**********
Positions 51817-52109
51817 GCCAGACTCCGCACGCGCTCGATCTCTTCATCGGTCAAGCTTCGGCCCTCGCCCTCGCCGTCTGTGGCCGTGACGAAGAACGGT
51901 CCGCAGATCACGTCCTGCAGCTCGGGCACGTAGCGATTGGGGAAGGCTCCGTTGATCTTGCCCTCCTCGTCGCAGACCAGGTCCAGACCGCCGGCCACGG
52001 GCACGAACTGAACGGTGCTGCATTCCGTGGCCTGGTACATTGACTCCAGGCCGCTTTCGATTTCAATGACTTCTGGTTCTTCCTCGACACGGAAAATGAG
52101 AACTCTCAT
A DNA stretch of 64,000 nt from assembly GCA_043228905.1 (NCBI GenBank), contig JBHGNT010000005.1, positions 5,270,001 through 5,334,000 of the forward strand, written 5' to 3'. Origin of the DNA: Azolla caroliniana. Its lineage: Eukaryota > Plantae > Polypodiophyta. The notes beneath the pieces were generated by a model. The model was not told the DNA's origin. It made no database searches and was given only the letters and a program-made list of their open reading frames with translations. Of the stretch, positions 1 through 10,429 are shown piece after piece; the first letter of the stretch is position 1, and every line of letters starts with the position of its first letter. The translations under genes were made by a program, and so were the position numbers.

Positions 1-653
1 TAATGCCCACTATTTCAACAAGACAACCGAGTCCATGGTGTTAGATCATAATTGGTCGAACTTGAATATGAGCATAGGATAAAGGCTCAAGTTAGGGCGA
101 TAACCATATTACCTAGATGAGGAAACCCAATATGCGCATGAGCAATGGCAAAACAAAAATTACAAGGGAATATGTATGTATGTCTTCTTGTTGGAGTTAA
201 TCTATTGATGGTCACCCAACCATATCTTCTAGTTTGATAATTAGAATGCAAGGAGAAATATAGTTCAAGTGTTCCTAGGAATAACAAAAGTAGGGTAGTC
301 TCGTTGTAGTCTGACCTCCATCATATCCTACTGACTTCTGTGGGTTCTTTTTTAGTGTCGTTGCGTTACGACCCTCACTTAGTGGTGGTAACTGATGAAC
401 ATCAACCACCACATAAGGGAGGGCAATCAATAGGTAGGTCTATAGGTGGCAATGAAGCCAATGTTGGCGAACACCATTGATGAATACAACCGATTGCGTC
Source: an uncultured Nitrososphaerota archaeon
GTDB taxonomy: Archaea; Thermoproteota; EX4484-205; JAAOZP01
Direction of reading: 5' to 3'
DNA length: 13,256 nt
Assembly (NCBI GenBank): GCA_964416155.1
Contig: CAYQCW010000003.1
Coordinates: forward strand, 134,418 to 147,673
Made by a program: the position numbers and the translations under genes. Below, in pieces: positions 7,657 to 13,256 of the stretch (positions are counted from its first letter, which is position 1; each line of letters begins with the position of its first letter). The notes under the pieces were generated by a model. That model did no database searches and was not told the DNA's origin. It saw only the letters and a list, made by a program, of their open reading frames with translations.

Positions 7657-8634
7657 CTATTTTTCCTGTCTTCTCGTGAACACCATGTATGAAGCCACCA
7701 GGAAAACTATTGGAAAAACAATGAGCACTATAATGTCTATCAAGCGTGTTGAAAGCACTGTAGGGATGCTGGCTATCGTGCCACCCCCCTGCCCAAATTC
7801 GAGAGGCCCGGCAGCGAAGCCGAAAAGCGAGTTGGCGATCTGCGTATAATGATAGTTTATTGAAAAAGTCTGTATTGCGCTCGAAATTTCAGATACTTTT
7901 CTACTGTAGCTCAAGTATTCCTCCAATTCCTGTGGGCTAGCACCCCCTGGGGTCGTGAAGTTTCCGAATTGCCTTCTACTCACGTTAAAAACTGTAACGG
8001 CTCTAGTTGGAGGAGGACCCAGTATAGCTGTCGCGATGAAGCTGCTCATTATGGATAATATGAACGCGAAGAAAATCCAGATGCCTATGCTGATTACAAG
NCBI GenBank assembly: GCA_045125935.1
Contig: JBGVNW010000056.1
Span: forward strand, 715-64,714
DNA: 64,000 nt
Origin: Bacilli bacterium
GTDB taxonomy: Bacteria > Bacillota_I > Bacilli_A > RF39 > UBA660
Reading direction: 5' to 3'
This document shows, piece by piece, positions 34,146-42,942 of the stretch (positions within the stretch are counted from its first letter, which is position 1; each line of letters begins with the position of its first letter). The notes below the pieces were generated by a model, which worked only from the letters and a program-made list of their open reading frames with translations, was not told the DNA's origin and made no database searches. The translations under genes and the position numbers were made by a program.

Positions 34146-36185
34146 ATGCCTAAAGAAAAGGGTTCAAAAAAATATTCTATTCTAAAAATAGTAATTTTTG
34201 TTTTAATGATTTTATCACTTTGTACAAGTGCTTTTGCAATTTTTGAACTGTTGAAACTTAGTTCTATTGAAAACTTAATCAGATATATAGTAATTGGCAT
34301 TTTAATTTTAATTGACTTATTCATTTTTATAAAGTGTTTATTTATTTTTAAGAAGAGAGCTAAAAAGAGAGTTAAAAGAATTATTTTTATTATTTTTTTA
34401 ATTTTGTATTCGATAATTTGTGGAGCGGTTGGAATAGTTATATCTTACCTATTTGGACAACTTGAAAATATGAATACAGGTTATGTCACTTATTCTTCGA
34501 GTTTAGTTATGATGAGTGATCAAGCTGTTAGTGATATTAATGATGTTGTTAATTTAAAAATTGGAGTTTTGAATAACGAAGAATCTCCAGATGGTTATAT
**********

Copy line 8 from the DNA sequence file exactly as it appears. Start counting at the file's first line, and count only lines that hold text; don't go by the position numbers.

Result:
1 TAATGCCCACTATTTCAACAAGACAACCGAGTCCATGGTGTTAGATCATAATTGGTCGAACTTGAATATGAGCATAGGATAAAGGCTCAAGTTAGGGCGA